Architect contract advice

We are about to engage an architect for a master bedroom suite renovation -- no change to footprint of the house, just gutting of two rooms and adjacent bathroom.
We are planning on paying the architect based on an hourly rate for design and as-needed supervision during construction. We are considering an hourly rate vs. fixed sum or percent of the project since the scope of the project and our needs during construction our uncertain.
We were wondering what type of contract should we be looking for with the architect.
The vanilla contracts he showed us seems to be better at binding us and absolving the architect of any liability rather than protecting our interests. (btw, his references are impeccable and he seems to be a really decent guy -- in fact, he says he usually works without a contract).
- Would we be better off not having a contract and just paying him after each stage of the design is completed and relying on standard tort law if he fails to perform according to "standards" of his profession? (I know that this would go against the grain of the standard advice to always have a contract...)
- Do you know of any sample architect contracts that are fair and could be adopted for our use?
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I'm surpised that you didn't seek the collective wisdom of this group to do the design and construction supervision work on your house.
But that wouldn't make much sense would it?
And for the same reasons that you wouldn't seek the collective wisdom of this group to do the design and construction supervision work on your house, you should't be looking for the text of contract terms here. Hire a professional in your area who actually knows the applicable law.
blueman wrote:

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I imagine that hiring a lawyer to write and negotiate a contract for a small architect project would probably exceed the cost of the design. Many industries use relatively standard forms and I was just asking whether such things exist for architecture that are reasonable balanced between client and the architect.
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blueman wrote:

Sigh.
You really don't get it do you?
So obtuse and so cheap.
I truly hope you don't have to find out how expensive your savings are.
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Oh great one, since I am obviously "obtuse", are you suggesting that a $3000-5000 architectual project requires a custom contract that in this part of the country could cost upwards of $500?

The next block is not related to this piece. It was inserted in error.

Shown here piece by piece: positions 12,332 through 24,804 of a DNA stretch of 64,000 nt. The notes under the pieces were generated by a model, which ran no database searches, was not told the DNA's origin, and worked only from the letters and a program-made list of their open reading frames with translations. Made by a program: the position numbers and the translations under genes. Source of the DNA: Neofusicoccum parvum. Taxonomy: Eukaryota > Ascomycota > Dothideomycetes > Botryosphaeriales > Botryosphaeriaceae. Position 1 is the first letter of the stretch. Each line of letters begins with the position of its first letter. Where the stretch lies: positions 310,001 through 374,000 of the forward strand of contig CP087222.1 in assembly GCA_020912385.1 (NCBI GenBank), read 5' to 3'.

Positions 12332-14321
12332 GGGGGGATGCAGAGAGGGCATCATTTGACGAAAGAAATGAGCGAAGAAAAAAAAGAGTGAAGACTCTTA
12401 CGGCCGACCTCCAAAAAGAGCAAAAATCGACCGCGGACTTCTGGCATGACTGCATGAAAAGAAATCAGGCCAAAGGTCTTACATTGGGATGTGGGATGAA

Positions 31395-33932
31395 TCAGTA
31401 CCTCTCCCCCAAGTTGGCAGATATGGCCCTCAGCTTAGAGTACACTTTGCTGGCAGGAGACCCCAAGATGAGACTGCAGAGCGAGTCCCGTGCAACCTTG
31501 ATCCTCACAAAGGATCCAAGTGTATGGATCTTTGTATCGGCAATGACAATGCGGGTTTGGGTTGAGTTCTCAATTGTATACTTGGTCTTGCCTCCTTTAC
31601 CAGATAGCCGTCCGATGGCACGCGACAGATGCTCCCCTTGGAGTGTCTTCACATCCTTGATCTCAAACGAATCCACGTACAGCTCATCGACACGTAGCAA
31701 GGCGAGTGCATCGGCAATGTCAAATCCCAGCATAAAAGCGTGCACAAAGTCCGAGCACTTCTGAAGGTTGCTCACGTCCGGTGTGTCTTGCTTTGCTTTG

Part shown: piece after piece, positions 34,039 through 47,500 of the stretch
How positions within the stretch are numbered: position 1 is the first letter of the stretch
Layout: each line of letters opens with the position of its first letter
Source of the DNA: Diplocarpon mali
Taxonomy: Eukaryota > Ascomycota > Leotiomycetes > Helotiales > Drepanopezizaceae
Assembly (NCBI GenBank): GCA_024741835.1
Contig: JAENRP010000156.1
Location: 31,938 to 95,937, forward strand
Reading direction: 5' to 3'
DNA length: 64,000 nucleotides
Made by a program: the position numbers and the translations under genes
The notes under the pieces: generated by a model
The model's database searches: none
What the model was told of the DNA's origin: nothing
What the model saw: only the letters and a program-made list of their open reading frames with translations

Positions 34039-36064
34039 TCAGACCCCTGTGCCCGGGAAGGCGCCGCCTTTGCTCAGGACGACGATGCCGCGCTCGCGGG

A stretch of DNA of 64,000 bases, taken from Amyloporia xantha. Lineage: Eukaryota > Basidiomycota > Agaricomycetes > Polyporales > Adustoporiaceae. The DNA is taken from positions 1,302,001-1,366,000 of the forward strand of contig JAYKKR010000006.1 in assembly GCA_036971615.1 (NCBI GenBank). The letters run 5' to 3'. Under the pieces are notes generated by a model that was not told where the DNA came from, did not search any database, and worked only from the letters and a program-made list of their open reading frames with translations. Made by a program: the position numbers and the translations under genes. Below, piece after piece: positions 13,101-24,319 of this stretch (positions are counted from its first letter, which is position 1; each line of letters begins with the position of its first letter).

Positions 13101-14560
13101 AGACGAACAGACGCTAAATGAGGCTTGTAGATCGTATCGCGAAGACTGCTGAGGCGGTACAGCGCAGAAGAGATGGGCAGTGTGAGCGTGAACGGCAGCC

No wonder our country is so legally f'd up... You probably are the type who has the kid who brings in your newspapers when you are on vacation sign a contract.
Also, interesting though that half the other posters say no contract is necessary. Buy what do I know, I am just "obtuse and cheap."
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But they won't be tailored to your circumstances and unless you do that what protection do you think you're going to get that a standard form will provide? Read Hobbes' response -- it has some valid points and points you to the AIA standard form you could look at for comparison.
Alternatively, have you simply raised your concerns w/ the architect you're dealing with about what other protections you would like? Perhaps you can work something out. OTOH, you could take his standard and the AIA standard to your attorney and ask them to provide some legalese that addresses your concern(s) and then see if the architect will accept them. Probably wouldn't be but a couple hundred bucks if you don't want to get too carried away.
Of course, by then you'll probably have convinced the architect he doesn't want you as a client anyway as you're going to be far more hassle than a very small job could possibly be worth so you'll then get to start all over searching for an architect and repeat...
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The hourly rate system seems fine for your needs.

Depends on your comfort level. I'd guess that you'd find out very soon if he is working in your best interests and can terminate before much money is spent. Personally, I'd work without a contract if I felt comfortable with the guy, but that is a decision only you can make. If you have a problem and he violated the contract, how much would it cost you to sue as compared to the total cost he is billing you? Contracts are usually written in the best interests of the lawyers that will be billing you to settle a minor disagreement.
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Agreed. That was my inclination but I have seen a lot of advocacy on this group for contracts. His references are impeccable, he seems like the most decent of guys, and I have no desire to every sue anybody unless absolutely necessary.
Plus my maybe naive intuition is that you are never going to sue on small mistakes (with or without a contract) and big mistakes (as in grossly negligent) should allow you to recover with or without a contract. Plus unless you started aggressively pursuing the legal case, at best you would probably get some of your fees back rather than the full damages.